26 July 2013
A new World Health Organization centre has been launched at the University of Sydney, and aims to increase the role of prevention in reducing non-communicable diseases including obesity, diabetes, chronic lung diseases and cardiovascular diseases.
The World Health Organisation (WHO) Collaborating Centre in Physical Activity, Nutrition and Obesity has been established under the auspices of WHO's Head Office in Geneva to influence policy and public health work on chronic disease prevention globally.
Associate Professor Kirsten McCaffery is leading the Charles Perkins Centre’s Health Literacy project node to address how to reduce the harmful impact of low health literacy on the risk of chronic disease.
Although there have been significant advances in healthcare and a shift towards a more information-based society, many people are being left behind and are unable to experience the benefits of healthcare improvements simply due to low health literacy, that is, difficulties in reading and understanding health information and navigating the health services available to them.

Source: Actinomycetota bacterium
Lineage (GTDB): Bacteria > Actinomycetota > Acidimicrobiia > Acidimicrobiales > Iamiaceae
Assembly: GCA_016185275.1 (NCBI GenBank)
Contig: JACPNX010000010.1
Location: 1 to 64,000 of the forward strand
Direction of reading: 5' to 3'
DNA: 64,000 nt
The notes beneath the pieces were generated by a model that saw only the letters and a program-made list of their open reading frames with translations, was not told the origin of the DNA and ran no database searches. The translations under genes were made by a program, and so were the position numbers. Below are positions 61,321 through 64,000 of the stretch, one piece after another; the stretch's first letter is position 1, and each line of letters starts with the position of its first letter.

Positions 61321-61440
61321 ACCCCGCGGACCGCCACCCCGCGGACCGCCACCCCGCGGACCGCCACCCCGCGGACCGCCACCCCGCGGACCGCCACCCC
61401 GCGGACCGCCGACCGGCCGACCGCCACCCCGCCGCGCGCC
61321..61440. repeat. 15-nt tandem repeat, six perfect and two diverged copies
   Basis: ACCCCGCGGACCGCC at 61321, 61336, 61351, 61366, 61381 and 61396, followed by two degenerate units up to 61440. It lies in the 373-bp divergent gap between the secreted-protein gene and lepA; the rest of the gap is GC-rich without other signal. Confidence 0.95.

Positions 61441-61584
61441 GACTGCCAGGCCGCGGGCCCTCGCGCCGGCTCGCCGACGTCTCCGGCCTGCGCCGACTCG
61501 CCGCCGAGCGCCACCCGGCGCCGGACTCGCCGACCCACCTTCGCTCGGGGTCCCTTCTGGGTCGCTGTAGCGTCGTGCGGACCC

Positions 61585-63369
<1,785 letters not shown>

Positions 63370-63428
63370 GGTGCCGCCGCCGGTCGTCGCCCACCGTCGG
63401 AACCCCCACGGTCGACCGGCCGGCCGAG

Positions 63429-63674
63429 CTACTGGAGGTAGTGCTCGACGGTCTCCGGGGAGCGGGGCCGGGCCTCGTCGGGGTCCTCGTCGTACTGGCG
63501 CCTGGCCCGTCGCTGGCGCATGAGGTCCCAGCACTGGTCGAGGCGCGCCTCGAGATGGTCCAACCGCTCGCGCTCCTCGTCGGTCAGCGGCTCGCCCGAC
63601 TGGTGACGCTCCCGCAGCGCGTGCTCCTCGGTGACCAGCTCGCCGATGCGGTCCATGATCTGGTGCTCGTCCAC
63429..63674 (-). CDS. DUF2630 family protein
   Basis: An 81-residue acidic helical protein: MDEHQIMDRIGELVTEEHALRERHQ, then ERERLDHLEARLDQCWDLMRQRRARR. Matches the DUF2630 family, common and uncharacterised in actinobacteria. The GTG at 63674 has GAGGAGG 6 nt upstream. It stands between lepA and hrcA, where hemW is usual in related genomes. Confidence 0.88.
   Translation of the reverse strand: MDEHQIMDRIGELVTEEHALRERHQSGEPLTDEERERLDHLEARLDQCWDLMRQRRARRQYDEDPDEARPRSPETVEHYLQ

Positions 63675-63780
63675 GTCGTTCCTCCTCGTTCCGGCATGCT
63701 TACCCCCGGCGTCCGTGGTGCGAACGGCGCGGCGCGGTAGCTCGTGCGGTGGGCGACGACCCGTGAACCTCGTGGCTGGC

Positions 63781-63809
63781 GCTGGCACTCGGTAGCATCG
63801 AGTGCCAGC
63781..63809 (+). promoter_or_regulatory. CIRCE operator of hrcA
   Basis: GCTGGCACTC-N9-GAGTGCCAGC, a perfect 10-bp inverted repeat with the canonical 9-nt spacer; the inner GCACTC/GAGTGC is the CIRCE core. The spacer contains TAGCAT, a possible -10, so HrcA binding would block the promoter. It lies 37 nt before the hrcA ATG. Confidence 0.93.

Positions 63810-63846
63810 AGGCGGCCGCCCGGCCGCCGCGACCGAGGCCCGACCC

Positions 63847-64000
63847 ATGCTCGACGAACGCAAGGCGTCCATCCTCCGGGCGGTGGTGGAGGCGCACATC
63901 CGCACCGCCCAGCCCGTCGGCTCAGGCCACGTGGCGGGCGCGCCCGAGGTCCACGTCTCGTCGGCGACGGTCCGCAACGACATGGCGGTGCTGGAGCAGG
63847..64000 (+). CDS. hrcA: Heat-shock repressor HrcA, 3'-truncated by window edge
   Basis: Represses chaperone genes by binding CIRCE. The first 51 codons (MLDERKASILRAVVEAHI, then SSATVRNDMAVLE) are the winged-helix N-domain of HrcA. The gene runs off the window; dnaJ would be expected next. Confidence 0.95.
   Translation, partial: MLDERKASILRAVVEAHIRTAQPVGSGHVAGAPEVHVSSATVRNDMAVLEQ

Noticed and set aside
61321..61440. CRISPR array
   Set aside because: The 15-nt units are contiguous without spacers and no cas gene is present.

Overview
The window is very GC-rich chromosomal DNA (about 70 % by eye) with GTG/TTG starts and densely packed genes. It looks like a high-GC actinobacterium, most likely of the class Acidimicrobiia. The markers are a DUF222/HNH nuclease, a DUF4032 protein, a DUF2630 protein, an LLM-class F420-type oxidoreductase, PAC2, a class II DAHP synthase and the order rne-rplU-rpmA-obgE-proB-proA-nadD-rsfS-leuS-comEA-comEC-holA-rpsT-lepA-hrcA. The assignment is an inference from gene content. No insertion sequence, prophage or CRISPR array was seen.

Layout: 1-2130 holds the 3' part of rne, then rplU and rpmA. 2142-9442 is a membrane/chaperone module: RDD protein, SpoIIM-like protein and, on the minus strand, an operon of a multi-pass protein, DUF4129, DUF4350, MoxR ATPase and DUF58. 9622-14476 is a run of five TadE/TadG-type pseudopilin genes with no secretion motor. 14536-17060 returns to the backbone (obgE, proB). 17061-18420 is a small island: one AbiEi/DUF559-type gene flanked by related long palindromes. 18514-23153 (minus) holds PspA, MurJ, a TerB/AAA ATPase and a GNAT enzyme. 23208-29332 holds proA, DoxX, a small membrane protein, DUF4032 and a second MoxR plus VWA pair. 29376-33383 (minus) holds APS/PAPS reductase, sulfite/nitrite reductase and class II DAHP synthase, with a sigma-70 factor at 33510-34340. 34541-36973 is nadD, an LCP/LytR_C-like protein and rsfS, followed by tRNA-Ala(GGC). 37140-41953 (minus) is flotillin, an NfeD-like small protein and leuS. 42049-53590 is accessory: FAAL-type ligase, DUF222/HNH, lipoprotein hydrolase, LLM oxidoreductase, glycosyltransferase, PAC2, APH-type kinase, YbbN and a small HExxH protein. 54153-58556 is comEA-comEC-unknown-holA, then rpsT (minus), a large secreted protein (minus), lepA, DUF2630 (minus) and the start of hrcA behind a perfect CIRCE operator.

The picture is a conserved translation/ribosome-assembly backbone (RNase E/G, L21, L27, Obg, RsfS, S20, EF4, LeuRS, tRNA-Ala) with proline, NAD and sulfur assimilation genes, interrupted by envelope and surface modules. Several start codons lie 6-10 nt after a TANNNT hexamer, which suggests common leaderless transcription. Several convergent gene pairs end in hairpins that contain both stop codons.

Health Literacy Network Conference - 26 November 2013
The Charles Perkins Centre and Worldwide Universities Network invite you to the premier conference in Australasia for experts in the field of health literacy. Hosted by the multidisciplinary International Health Literacy Network, the conference brings together international and local researchers, consumers, practitioners and policymakers for a day of presentations and discussion of new and emerging research.
When: Tuesday 26 November, 9:00am - 5:00pm followed by a cocktail reception
Where: Law Lecture Theatre 101, New Law Building, Sydney Law School, Eastern Avenue, University of Sydney
South Sudan gained independence in 2011 after decades of conflict. It is among the world’s poorest nations and has the highest maternal mortality ratio in the world. South Sudan is of particular importance to Australia because there are more than 25,000 South Sudanese living here, by far the largest group of black Africans in Australia.